Pope Francis on Monday begged for forgiveness before the Catholics sexually abused by members of the clergy and vowed to hold bishops accountable for their handling of pedophile priests – in an action that goes much further than any of his predecessors ever did.
The comments came in his first and historic meeting held with six clerical sex abuse survivors in Vatican.
The pontiff began the day by offering an apology to the six people including two Irish, two British and two German – during a meeting in the Domus Santa Marta, his Vatican residence. He spent the rest of his morning Monday listening to their accounts, one after another.
Victims of abuse and their advocates have demanded that higher officials of the church be made answerable for the rape and molestation of children that has been going on for decades – a precedence that has rocked the fundamentals of the church and dismayed its 1.2 billion members worldwide.
"Before God and his people, I express my sorrow for the sins and grave crimes of clerical sexual abuse committed against you. And I humbly ask forgiveness," Pope Francis said in a never-before-heard emotional speech.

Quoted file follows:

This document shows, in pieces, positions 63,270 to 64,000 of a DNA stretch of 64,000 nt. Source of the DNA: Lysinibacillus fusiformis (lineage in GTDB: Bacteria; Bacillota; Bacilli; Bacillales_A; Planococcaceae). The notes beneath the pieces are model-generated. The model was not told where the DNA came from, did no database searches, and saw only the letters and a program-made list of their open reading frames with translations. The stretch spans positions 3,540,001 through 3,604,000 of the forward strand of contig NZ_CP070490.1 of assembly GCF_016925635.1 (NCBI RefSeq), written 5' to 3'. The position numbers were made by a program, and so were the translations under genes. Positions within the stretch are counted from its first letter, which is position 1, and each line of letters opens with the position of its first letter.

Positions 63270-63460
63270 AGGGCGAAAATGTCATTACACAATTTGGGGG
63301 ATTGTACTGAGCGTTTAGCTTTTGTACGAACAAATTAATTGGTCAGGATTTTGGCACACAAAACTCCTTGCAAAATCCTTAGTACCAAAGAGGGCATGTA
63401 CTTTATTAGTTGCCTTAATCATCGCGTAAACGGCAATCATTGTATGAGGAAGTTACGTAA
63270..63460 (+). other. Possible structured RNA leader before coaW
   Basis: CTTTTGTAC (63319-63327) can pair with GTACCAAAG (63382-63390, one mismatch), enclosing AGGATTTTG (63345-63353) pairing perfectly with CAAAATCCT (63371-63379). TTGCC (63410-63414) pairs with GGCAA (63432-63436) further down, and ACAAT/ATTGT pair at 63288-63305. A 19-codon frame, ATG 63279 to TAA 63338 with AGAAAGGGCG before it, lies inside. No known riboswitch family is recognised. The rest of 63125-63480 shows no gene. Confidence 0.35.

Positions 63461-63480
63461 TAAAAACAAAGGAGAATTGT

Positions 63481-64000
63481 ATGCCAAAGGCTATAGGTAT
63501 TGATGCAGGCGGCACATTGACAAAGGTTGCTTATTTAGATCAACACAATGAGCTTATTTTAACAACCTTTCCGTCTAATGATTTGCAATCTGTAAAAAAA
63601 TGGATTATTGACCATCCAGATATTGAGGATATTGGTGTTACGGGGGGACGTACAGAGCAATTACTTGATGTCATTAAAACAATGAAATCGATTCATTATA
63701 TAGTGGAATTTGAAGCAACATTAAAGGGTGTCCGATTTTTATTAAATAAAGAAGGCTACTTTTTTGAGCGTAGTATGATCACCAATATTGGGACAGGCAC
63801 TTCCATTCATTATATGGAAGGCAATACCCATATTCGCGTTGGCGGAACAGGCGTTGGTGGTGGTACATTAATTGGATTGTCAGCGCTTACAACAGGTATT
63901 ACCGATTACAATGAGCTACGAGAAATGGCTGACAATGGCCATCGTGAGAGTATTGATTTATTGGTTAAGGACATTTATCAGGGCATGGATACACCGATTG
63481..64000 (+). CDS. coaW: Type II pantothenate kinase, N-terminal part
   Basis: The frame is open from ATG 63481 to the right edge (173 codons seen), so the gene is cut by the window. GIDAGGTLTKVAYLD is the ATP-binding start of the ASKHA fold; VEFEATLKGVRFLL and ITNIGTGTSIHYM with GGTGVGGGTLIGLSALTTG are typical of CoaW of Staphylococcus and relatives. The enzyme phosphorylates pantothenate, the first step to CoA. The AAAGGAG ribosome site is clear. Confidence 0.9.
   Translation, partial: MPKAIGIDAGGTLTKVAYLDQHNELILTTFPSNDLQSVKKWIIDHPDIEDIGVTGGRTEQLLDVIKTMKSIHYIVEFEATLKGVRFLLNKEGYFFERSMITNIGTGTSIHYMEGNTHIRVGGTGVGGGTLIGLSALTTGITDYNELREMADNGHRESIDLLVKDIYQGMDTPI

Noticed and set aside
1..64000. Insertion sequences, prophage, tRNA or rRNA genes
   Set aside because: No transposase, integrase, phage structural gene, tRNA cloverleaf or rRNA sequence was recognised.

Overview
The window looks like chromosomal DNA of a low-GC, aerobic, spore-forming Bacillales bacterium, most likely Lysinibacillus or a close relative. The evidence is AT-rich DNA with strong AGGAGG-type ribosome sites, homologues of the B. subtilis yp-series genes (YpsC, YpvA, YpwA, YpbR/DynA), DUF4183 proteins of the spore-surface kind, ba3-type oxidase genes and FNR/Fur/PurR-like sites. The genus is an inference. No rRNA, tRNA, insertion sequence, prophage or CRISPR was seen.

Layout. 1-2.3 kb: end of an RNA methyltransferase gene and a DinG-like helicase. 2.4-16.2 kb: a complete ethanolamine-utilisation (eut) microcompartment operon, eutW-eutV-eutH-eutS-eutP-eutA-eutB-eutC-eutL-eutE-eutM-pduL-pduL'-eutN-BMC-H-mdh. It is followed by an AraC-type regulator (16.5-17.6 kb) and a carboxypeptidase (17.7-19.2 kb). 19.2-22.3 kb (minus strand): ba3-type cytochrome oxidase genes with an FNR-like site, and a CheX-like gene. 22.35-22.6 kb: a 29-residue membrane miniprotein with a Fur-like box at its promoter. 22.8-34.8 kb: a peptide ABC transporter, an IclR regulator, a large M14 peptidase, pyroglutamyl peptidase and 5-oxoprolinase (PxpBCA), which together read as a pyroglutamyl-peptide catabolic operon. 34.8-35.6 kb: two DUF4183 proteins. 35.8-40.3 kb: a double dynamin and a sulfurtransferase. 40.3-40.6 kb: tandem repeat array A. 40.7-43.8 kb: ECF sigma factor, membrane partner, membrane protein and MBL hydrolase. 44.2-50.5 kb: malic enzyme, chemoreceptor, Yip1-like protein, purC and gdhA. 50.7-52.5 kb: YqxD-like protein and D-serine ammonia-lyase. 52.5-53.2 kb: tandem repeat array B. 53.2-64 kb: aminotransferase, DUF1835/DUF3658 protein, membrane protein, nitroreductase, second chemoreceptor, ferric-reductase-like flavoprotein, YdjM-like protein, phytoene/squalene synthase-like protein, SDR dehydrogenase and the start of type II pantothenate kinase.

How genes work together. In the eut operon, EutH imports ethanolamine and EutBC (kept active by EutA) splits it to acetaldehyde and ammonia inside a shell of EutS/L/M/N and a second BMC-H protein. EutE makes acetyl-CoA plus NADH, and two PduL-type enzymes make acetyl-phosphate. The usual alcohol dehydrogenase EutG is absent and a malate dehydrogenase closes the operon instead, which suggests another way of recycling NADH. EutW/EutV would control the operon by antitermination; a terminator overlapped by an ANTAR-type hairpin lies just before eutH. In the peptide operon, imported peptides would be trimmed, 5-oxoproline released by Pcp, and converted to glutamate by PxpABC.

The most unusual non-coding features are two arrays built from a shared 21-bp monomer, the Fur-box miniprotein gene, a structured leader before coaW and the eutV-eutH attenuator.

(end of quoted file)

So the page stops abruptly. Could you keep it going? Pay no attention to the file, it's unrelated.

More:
"I beg your forgiveness, too, for the sins of omission on the part of church leaders who did not respond adequately to reports of abuse made by family members, as well as by abuse victims themselves," the pope said. "This led to even greater suffering on the part of those who were abused, and it endangered other minors who were at risk."
The Pope, however, didn't mention if the bishops and other prelates who kept transferring child-molesting priests from one parish to another or those who didn't inform the police about the same, would be demoted or fired.
Stressing that those decades-long abuse scandals had a "toxic effect on faith and hope in God," the Pope delivering his homily in his native Spanish said: "All bishops must carry out their pastoral ministry with utmost care in order to help foster the protection of minors, and they will be held accountable."
Although most of the child abuse advocacy groups have said that the pope's meeting with the three men and three women was a positive step, there were others who expressed their skepticism.
"We are glad the pope promises to 'hold accountable' Catholic officials who conceal abuse," The Director of US-based 'Survivors Network of Those Abused by Priests', David Clohessy said in a statement, Dallas News reports. "But he hasn't done it yet, not in Rome, nor in Buenos Aires. Saying and doing are different things. The first is easy, the second is hard."